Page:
October 14, 2010
Two major literary awards –the Man Booker Prize and the National Book Award – announced some unexpected results this week.
On Tuesday, Man Booker judges gave the coveted British award to 68-year-old Howard Jacobson for The Finkler Question. It’s the first comic novel to win the Man Booker since the inception of the prize 42 years ago. While many believe the award for Jacobson has been long in coming, The Finkler Question didn’t get as much “predicted winner” buzz as did Emma Donoghue’s Room and Tom McCarthy’s C.
On Wednesday, the National Book Foundation listed its 20 finalists for the 2010 National Book Awards (NBA), and guess who’s missing among the fiction finalists? “National Book Awards Snub Jonathan Franzen,” reports the Guardian.
Author Pat Conroy announced the Freedom-less 20 finalists in Flannery O’Connor’s Savannah, Georgia, childhood home. They include so many books I haven’t read, which is my big sigh every year when the finalists are announced. But that’s the beauty of the National Book Award selections: They’re unpredictable, bringing to the forefront impressive books deserving a wider audience. Last year, Bonnie Jo Campbell’s story collection American Salvage published by Wayne State University Press rose into the literary limelight as an NBA fiction candidate. This year, Karen Tei Yamashita’s novel about Asian-Americans published by Coffee House Press, I Hotel, similarly rises.
Here is the full list of 2010 National Book Award finalists in the four categories. Two of the books aren’t available yet: James Richardson’s By the Numbers is set for publication November 1, and Jaimy Gordon’s Lord of Misrule is to be published November 15. Unless the publishing houses release them earlier, the reading public doesn’t have access to them until a few days before the winner is announced, which will be November 17.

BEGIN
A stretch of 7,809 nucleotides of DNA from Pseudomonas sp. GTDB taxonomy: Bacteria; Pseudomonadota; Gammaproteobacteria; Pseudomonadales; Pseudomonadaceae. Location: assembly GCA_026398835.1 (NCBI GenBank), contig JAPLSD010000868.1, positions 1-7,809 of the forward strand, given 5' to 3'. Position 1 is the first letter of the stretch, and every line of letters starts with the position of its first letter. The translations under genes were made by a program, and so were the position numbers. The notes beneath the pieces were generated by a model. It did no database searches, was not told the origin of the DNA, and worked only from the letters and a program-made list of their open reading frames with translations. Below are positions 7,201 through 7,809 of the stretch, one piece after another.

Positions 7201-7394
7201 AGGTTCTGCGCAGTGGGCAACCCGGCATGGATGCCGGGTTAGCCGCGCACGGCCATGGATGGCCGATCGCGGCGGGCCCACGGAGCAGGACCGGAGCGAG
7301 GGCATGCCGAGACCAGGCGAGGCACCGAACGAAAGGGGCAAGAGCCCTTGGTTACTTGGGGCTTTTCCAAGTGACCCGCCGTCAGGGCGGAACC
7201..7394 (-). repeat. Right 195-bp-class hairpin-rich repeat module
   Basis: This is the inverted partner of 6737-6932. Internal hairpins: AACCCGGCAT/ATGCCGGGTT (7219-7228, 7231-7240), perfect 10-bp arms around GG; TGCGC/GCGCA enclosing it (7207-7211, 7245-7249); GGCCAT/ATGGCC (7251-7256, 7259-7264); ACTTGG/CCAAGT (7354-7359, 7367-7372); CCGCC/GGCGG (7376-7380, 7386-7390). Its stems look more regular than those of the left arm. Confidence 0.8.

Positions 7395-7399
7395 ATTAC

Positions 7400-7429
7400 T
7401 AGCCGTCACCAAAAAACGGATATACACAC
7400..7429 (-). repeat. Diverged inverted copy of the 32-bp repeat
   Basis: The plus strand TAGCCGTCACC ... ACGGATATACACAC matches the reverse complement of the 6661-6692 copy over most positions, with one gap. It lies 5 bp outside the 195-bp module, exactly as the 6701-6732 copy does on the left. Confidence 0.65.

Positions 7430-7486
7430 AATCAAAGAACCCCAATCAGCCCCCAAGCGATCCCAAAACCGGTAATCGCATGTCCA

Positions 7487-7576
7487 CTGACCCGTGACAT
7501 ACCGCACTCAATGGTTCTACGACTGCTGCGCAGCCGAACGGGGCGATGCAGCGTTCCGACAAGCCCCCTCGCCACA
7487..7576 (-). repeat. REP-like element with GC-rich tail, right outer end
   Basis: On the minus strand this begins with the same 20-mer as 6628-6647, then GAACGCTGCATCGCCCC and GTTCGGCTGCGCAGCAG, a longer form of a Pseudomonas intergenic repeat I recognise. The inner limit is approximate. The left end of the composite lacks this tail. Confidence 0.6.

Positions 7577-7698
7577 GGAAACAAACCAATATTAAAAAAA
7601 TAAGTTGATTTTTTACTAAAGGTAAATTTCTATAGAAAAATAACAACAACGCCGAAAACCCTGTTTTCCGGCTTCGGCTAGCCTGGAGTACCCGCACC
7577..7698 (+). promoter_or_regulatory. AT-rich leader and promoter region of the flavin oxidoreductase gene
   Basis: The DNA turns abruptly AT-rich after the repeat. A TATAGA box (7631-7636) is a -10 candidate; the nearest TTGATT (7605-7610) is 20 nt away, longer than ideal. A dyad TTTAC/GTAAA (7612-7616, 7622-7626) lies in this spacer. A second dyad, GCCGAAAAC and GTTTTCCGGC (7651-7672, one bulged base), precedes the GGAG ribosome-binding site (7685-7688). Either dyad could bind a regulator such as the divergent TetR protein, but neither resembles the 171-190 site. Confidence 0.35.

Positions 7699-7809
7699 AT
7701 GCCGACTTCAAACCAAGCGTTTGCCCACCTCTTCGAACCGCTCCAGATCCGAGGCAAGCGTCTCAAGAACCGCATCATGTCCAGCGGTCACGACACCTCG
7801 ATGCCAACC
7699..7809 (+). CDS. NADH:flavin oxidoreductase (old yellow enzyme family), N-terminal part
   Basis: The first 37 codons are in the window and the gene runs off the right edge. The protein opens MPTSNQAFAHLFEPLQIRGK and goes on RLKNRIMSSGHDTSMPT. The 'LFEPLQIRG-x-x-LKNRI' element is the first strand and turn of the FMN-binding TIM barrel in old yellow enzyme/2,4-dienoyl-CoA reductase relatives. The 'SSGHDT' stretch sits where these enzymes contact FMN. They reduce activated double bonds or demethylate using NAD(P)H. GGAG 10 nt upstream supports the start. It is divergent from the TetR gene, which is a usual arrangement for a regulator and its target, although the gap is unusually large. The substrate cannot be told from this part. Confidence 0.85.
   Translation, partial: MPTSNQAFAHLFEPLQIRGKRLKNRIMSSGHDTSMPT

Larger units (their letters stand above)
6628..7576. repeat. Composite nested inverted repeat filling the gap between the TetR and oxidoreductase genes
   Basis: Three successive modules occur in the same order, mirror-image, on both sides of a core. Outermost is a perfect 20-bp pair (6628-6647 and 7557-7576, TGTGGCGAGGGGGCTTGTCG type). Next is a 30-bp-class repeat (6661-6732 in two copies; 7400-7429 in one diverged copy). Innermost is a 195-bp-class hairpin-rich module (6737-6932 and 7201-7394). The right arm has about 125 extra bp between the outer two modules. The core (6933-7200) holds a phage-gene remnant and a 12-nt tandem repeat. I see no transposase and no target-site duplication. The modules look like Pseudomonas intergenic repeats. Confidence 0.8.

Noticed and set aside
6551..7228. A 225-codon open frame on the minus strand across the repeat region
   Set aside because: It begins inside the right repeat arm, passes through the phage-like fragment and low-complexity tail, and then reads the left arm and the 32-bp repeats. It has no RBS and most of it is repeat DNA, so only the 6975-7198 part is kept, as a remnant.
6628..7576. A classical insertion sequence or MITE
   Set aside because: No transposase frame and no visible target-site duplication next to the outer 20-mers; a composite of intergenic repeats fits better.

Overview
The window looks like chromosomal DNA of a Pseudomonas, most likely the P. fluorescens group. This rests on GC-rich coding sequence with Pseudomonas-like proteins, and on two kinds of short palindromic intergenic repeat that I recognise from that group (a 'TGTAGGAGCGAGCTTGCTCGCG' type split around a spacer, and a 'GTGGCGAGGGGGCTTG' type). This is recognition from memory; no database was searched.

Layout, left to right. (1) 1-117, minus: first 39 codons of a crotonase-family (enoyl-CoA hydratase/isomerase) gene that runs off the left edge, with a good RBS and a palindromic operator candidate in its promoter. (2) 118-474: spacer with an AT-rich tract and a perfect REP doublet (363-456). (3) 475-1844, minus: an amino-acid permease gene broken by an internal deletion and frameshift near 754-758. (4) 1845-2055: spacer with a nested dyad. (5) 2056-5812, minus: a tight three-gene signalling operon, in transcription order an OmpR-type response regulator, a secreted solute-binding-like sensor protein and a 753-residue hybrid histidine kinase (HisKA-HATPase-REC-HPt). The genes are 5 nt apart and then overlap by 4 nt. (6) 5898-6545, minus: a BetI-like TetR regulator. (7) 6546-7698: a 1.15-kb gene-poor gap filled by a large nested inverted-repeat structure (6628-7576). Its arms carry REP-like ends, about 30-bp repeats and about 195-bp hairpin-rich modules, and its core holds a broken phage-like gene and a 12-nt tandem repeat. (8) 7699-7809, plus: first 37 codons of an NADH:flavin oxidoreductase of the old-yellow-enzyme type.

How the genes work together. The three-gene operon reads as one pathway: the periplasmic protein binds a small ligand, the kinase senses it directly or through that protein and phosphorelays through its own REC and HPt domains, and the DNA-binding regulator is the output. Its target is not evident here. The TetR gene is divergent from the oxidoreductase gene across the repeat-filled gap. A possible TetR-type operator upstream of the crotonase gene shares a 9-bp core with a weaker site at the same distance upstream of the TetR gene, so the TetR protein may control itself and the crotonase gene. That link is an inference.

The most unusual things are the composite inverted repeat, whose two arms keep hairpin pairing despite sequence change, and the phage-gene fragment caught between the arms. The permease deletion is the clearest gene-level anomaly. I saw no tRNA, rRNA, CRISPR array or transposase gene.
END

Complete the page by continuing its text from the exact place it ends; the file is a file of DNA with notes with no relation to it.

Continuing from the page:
Peter Carey, Parrot and Olivier in America
Jaimy Gordon, Lord of Misrule
Nicole Krauss, Great House
Lionel Shriver, So Much for That
Karen Tei Yamashita, I Hotel
Barbara Demick, Nothing to Envy: Ordinary Lives in North Korea
John W. Dower, Cultures of War: Pearl Harbor, Hiroshima, 9-11, Iraq
Patti Smith, Just Kids
Justin Spring, Secret Historian: The Life and Times of Samuel Steward
Megan K. Stack, Every Man in This Village Is a Liar: An Education in War
Kathleen Graber, The Eternal City
Terrance Hayes, Lighthead
James Richardson, By the Numbers
CD Wright, One With Others
Monica Youn, Ignatz
Young people’s literature
Paolo Bacigalupi, Ship Breaker
Kathryn Erskine, Mockingbird
Laura McNeal, Dark Water
Walter Dean Myers, Lockdown
Rita Williams-Garcia, One Crazy Summer
August 30, 2010
To read Andrew Ervin’s new book is to know why independent small-press publishing just may hold the ticket to our future in literary fiction. Ervin skillfully converges three lives in three stories by intertwining beautiful, minor details that bring separations into an exquisite whole. His impressive debut, published by Coffee House Press, is so masterfully composed, it moves the reader not with intrigue or romance, rather with gorgeous simplicity.
In the first story, “14 Bagatelles,” world-renowned Hungarian composer Harkályi Lajos returns to Budapest for the premiere of his opera, The Golden Lotus. His visit is emotionally charged, for Harkályi emigrated to America as a teen-ager after surviving Terezín. He entered the Nazi concentration camp in 1943 as a violin prodigy, a student of the famous Zoltan Kodály. The melody in the final string quartet of The Golden Lotus is a lullaby Harkályi’s mother sang to him and his brother on the morning they left for Terezín. It’s one of those beautiful, minor details that elevate this book into elegance.